By: Kate Cruz


As children,  we either heard or sang the “K-I-S-S-I-N-G” song; you all know the words:


“First comes love, then comes marriage, then comes a baby in a baby carriage.”


However, for many women, the baby carriage never appears or is unobtainable. There is no test that says PREGNANT in big bold letters or little lines that confirm life is growing within you. For the past four years, my husband and I have been attempting to conceive a child, from the many doctors appointments, specialist, tests, and scans, we constantly heard that getting pregnant will not be an option for us. This is mainly due to the fact that I have Polycystic Ovarian Syndrome, PCOS is a condition that I have been struggling with over the last few years, and I can honestly say that it is a dagger to my gut and my dreams.


[Editors Note: Polycystic ovary syndrome (PCOS), also known as polycystic ovarian syndrome, is a common health problem caused by an imbalance of reproductive hormones. The hormonal imbalance creates problems in the ovaries. The ovaries make the egg that is released each month as part of a healthy menstrual cycle. With PCOS, the egg may not develop as it should or it may not be released during ovulation as it should be


Between 5% and 10% of women between 15 and 44, or during the years you can have children, have PCOS.1 Most women find out they have PCOS in their 20s and 30s, when they have problems getting pregnant and see their doctor. But PCOS can happen at any age after puberty.2

Women of all races and ethnicities are at risk of PCOS. Your risk of PCOS may be higher if you are plus size. Can also be the cause of more weight gain.]


Kate Cruz is a Bold Magazine contributor

Being overweight or having a high BMI can sometimes be a hindrance in getting pregnant, however when someone has PCOS the challenges become almost impossible. Weight gain becomes second nature to those women who suffer with the condition, as well as the inability to lose weight. I have attempted all the different diets out there from Keto, to Weight Watchers and nothing has seemed to help with losing weight. Many of the side-effects from PCOS is weight gain, irregular periods, and even lack of ovulation, all three of which I personally suffer from. In my personal experience this is one of the worst side effects to the condition, it is almost like a double-edged sword that keeps stabbing you no matter what you attempt to do.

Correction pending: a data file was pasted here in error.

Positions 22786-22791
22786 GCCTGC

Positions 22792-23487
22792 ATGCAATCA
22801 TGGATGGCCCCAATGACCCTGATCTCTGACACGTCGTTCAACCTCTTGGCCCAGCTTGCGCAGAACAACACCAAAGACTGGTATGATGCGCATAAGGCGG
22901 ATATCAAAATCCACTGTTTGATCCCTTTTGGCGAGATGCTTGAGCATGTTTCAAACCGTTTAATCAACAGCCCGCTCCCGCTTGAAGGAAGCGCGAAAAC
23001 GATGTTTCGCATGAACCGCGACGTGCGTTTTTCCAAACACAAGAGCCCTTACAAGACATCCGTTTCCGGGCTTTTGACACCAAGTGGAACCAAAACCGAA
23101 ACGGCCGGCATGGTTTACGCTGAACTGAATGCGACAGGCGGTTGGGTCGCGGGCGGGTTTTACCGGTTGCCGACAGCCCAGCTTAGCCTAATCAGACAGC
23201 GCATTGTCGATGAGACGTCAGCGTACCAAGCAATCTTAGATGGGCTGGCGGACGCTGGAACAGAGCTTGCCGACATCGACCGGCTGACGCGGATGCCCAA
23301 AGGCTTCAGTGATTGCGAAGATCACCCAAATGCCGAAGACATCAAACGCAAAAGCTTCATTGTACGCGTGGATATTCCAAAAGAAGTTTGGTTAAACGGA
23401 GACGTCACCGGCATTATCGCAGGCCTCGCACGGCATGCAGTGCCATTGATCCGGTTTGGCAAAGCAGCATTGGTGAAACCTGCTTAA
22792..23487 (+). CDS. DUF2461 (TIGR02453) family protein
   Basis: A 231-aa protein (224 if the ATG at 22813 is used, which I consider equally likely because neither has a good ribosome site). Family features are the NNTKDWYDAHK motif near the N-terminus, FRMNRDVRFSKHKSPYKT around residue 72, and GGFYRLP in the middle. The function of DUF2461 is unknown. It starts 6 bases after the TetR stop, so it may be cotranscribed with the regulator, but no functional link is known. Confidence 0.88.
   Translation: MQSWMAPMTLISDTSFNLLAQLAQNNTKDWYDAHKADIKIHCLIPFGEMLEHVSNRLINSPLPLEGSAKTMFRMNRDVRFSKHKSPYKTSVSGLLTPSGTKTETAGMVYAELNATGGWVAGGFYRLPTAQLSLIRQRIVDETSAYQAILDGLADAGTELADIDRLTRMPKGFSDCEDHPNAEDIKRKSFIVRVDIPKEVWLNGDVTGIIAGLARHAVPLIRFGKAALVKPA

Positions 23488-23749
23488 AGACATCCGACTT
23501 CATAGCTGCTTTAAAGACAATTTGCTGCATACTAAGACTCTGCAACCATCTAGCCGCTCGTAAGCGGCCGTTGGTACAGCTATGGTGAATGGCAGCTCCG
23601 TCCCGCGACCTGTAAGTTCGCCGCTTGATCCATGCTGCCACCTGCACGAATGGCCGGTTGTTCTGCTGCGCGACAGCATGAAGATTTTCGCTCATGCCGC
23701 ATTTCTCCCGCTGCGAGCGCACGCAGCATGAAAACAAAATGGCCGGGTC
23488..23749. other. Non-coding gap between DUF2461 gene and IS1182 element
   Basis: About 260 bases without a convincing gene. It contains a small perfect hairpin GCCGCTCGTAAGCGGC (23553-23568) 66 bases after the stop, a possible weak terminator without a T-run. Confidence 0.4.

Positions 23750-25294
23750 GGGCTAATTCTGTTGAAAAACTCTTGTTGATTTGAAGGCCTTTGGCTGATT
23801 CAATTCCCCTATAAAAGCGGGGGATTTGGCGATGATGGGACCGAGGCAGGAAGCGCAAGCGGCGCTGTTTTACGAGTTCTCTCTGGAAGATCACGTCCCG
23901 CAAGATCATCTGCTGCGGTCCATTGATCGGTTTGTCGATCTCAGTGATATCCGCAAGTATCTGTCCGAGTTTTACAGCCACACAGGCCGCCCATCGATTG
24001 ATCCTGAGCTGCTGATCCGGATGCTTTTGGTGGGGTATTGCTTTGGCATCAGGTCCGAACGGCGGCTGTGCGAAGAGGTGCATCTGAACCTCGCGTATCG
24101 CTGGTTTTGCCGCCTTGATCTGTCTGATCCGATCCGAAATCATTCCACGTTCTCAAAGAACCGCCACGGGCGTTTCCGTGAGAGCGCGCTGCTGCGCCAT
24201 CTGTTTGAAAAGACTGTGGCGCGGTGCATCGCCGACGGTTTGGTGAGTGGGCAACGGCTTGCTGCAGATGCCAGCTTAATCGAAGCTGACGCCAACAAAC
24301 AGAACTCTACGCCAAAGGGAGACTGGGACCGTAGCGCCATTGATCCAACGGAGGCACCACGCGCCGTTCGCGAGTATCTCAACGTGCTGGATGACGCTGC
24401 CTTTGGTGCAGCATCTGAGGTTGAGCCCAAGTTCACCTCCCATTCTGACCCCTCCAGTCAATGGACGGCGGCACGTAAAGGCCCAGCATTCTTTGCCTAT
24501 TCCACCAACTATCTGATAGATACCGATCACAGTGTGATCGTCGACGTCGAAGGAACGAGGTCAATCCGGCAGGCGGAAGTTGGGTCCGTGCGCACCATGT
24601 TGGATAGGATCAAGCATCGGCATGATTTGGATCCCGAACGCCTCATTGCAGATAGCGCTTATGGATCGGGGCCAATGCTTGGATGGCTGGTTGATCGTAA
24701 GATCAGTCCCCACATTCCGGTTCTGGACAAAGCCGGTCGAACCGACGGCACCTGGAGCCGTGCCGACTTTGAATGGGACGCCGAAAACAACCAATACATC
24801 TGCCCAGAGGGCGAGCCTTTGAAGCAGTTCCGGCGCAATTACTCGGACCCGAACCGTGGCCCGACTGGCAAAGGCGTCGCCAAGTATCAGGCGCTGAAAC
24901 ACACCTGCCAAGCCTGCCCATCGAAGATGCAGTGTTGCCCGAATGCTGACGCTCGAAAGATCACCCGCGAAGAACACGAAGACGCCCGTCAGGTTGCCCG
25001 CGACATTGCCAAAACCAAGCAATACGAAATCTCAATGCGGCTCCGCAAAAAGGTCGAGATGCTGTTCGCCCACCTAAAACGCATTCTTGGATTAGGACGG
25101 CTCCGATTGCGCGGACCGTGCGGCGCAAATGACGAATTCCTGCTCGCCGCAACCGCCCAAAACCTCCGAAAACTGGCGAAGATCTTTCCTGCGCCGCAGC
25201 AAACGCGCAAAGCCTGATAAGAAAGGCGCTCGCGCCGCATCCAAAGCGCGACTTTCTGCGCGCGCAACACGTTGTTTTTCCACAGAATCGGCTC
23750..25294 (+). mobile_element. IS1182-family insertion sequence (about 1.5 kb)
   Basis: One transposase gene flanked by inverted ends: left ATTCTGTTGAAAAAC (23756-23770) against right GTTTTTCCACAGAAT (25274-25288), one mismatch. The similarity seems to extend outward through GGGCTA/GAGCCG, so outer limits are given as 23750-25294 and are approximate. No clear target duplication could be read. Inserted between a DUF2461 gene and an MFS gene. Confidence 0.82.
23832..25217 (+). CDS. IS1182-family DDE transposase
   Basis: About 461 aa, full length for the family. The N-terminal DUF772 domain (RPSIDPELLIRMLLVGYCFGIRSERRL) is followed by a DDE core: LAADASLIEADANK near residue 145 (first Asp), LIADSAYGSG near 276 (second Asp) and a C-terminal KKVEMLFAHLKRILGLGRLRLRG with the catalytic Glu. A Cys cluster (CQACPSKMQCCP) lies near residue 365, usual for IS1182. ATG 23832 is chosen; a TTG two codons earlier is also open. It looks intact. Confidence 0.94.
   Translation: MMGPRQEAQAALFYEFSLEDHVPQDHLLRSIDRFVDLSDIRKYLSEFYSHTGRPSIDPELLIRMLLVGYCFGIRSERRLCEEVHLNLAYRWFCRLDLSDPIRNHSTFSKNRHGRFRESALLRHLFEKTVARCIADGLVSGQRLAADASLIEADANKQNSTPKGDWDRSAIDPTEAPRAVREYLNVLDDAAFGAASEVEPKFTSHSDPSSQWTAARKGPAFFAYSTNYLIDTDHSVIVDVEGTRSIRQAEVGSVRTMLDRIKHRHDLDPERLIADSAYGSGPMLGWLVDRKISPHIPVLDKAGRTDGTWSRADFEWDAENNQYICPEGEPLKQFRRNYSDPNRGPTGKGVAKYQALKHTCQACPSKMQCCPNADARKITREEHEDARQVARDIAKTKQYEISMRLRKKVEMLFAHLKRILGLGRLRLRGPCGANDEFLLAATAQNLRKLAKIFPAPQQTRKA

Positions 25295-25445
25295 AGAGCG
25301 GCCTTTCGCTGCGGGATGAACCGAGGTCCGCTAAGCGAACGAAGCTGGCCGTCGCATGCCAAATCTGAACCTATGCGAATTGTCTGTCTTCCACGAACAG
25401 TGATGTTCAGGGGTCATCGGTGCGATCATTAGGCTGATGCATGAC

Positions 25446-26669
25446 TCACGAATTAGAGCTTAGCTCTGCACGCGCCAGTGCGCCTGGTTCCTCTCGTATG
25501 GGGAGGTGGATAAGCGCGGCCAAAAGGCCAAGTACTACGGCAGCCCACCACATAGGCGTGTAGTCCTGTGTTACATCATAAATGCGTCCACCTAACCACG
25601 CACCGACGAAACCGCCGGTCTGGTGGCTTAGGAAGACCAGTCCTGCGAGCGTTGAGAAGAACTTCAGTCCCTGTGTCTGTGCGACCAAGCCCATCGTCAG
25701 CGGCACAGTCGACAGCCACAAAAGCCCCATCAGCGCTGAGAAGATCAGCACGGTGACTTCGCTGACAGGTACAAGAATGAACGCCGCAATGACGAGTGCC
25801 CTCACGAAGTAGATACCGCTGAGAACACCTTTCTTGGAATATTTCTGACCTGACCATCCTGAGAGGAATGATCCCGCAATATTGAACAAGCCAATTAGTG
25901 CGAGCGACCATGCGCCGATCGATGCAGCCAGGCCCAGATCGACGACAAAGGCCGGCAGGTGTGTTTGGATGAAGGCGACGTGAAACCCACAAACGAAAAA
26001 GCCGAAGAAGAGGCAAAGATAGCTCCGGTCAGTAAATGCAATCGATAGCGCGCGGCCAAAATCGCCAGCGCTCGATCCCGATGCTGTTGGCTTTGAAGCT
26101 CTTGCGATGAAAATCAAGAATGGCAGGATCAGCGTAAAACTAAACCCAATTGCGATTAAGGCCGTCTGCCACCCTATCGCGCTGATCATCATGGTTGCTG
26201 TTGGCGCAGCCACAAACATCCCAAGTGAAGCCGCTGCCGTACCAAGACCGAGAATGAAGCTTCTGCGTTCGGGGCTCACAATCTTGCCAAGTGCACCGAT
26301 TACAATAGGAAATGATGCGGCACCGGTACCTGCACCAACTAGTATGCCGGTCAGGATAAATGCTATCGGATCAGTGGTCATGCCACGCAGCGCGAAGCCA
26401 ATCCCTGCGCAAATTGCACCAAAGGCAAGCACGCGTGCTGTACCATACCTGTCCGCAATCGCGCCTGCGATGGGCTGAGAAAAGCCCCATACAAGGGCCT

Over these last few years all of the doctors have said “lose the weight and you can finally get pregnant”, well to those doctors who don’t see the internal struggle I say shame on you! I wish it was as simple as lose the weight, but that isn’t the case for every patient, nor is the depression or sadness that comes along with the constant disappointment when you look at the negative pregnancy tests each month. As women many of us tend to reach out to our girlfriends for support or a shoulder to lean on, however not all of them understand our infertility plight. More often than not those of us who struggle are advised by friends and family to “lose the weight, stop worrying about it, don’t stress out, try x-y-z and you will get pregnant.” Sadly not all of these tips/advice work, and for those of us who suffer from an underlying condition it becomes a struggle each month, it becomes agonizing when those around us get pregnant after one or two tries, or when we feel completely alone in the world of motherhood.


I am blessed to have a child from my first marriage, but I just will not be blessed to have a child with my current husband. I know that I shouldn’t rationally be upset since I unlike many other women have been blessed to experience pregnancy, birth, and watching my child grow. Unfortunately there is no real way to explain to the heart and soul how rationality works. I like many other women would love for my child to have a companion and friend for life, and at times I feel like a failure for being unable to provide that to her because I have PCOS and am unable to be at a weight where a doctor wants to help me conceive. I know that there are risks involved with being overweight and pregnant but being pregnant in general comes with risks, shouldn’t the patient be the one to understand and accept those risks?


I attempted fertility medication to aid in my attempts to become pregnant but because of my weight I was excluded for attempting additional trials. Where does it say that if you are overweight you should not be a mother, or that doctors should refuse to help you in your dreams to have a child? It is sad and harmful that women like myself are turned away daily and if we seek out other avenues of motherhood we are excluded as well. My husband and I have shifted our focus towards adoption and I have still found prejudice and pain behind every door. Many adoption agencies will not work with women over a certain weight because they are too high risk to be parents, because I am unable to lose the weight, I am unable to be a mother again. It is sad that in a world as advanced and in some areas forward thinking, we can still be rejected because we don’t fit the standard.


My weight should not keep me from becoming a mother, just like it should not keep me from a job. There are shows on television today like “This Is Us” that showcase women who are overweight, and the struggles that they face daily with infertility and the lack of aid in getting pregnant. I applaud “This Is Us” and the attempt to represent women who are plus-sized and the endeavors they face in wanting to be happy just like everyone else. I pray that one day the system will change and people will see that there is no difference between a woman with a 12 bmi or one with a 40 bmi when it comes to wanting a family or being treated like a normal woman. We all struggle the same, we all feel the same, just because my body is larger does not mean that my heart is smaller.